Similarly, it really pisses me off how we have come to treat our pubic figures not as people but as circus animals.  Is it too much to ask as a public figure to be left alone to have a private life that’s actually private?  Public figures have private lives and feelings too, and people need to start realizing that.  I understand that many people have made public figures’ private lives a personal interest, similar I guess to how I’m interested in animal ecology.  I don’t understand why you’d be concerned about other people’s lives rather than your own, but having that interest is fine; just don’t cross the line of common decency and respect for people’s feelings.  News flash: public figures have feelings too! and they get hurt when people are fucking harassing them for pictures or juicy details, or when trust is betrayed and yet somehow they are the ones to blame (similar to that blame the rape victim bullshit).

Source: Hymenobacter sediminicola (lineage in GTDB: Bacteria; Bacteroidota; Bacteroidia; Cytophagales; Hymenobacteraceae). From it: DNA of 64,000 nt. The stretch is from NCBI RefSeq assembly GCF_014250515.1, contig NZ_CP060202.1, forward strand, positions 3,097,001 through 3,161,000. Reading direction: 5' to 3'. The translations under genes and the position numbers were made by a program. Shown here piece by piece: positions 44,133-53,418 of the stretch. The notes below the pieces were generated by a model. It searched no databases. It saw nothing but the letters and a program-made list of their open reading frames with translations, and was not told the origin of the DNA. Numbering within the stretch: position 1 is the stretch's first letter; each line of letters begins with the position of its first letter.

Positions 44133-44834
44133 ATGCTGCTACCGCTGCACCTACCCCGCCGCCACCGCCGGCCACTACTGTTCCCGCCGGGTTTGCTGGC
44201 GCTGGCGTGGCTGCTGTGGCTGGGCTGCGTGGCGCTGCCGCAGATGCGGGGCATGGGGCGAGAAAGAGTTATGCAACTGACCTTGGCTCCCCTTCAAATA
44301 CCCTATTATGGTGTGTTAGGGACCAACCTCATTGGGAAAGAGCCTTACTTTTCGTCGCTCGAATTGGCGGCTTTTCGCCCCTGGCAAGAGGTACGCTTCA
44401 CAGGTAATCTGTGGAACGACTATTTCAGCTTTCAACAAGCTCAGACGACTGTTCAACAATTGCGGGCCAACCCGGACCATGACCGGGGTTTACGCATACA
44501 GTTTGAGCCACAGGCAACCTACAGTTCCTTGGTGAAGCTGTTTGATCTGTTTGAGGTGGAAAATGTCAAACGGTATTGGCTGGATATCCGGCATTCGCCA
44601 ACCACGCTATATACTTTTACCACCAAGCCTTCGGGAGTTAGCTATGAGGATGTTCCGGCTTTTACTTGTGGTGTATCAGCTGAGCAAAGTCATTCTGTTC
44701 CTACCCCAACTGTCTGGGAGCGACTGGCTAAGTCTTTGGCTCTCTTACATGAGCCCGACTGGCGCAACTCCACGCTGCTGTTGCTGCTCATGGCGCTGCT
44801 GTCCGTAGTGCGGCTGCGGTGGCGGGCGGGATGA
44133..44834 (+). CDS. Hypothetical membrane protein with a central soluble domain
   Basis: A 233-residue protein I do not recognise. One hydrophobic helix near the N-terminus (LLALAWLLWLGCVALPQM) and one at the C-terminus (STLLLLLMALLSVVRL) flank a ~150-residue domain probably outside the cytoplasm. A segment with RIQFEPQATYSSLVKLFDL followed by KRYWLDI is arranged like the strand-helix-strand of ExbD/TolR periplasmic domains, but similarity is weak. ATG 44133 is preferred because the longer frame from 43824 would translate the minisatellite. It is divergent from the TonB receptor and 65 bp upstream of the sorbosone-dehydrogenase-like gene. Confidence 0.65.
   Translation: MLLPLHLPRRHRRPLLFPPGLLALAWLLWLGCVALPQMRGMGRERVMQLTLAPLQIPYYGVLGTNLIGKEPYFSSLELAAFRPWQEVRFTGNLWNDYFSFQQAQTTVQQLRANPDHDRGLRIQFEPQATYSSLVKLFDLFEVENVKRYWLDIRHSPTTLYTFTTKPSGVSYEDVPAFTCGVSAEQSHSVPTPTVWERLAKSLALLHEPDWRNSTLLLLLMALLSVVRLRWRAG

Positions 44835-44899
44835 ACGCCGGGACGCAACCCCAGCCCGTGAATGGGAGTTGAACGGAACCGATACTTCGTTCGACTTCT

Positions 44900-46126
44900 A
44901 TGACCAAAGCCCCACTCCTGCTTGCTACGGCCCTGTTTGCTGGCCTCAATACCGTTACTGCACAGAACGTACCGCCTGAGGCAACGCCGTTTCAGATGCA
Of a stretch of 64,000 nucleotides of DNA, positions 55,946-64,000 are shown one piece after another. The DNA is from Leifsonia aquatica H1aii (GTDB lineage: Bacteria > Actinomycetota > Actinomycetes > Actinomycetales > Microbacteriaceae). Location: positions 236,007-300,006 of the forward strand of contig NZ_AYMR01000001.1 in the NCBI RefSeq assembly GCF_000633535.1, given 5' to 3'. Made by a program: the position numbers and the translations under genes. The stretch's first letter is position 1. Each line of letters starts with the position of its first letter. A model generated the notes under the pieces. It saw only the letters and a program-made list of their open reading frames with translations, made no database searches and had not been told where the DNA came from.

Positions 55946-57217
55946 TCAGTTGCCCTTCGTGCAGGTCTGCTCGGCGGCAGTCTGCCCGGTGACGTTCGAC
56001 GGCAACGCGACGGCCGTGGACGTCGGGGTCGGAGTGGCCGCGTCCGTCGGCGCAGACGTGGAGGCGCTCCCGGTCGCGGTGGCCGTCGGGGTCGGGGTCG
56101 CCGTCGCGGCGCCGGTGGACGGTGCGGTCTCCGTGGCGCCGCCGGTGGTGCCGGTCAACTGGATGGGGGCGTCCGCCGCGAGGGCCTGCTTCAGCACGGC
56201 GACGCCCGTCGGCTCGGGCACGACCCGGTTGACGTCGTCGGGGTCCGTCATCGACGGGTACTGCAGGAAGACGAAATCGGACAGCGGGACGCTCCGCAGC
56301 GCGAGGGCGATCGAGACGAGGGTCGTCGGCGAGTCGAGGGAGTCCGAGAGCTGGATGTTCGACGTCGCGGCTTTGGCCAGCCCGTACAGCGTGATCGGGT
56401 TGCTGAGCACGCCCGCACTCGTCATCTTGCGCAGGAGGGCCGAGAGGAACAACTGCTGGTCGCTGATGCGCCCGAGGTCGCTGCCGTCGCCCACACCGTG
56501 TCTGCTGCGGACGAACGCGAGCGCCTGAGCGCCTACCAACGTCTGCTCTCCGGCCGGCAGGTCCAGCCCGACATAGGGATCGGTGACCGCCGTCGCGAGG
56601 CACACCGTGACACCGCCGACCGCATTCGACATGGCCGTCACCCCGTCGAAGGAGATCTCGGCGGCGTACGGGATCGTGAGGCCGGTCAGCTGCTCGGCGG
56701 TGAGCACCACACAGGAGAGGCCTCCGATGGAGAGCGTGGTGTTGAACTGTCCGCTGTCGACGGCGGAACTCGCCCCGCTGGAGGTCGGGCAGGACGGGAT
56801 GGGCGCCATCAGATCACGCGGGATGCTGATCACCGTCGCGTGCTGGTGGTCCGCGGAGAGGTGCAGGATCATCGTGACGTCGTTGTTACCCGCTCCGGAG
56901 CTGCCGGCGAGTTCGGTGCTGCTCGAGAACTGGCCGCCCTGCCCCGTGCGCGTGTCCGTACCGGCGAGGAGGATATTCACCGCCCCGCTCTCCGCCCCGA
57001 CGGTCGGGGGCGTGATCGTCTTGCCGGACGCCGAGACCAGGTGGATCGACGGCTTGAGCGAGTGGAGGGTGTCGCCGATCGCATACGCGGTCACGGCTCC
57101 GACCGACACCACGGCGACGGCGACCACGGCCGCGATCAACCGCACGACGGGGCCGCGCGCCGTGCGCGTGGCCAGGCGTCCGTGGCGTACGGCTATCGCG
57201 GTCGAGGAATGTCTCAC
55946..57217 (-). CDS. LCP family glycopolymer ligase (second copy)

Besides being the right thing to do, growing up about sex/nudity and leaving public figures alone also gives the added benefit of freeing up time and brainpower for more vital issues of a public nature, like the war in Iraq that’s continually claiming the lives of young Americans in the armed services. (On that note, I will start writing an Iraq entry soon!) To my knowledge, no one has ever died from seeing a picture of a naked woman on the Internet, or from a guy in the bathroom stall next to them tapping his foot and swiping his hand.  Let’s face it, America is still culturally backward.  It’s time for us to get real, stop trampling on people’s sexual/clothing-related freedoms, stop disrespecting and objectifying our public figures, and start focusing on what really matters!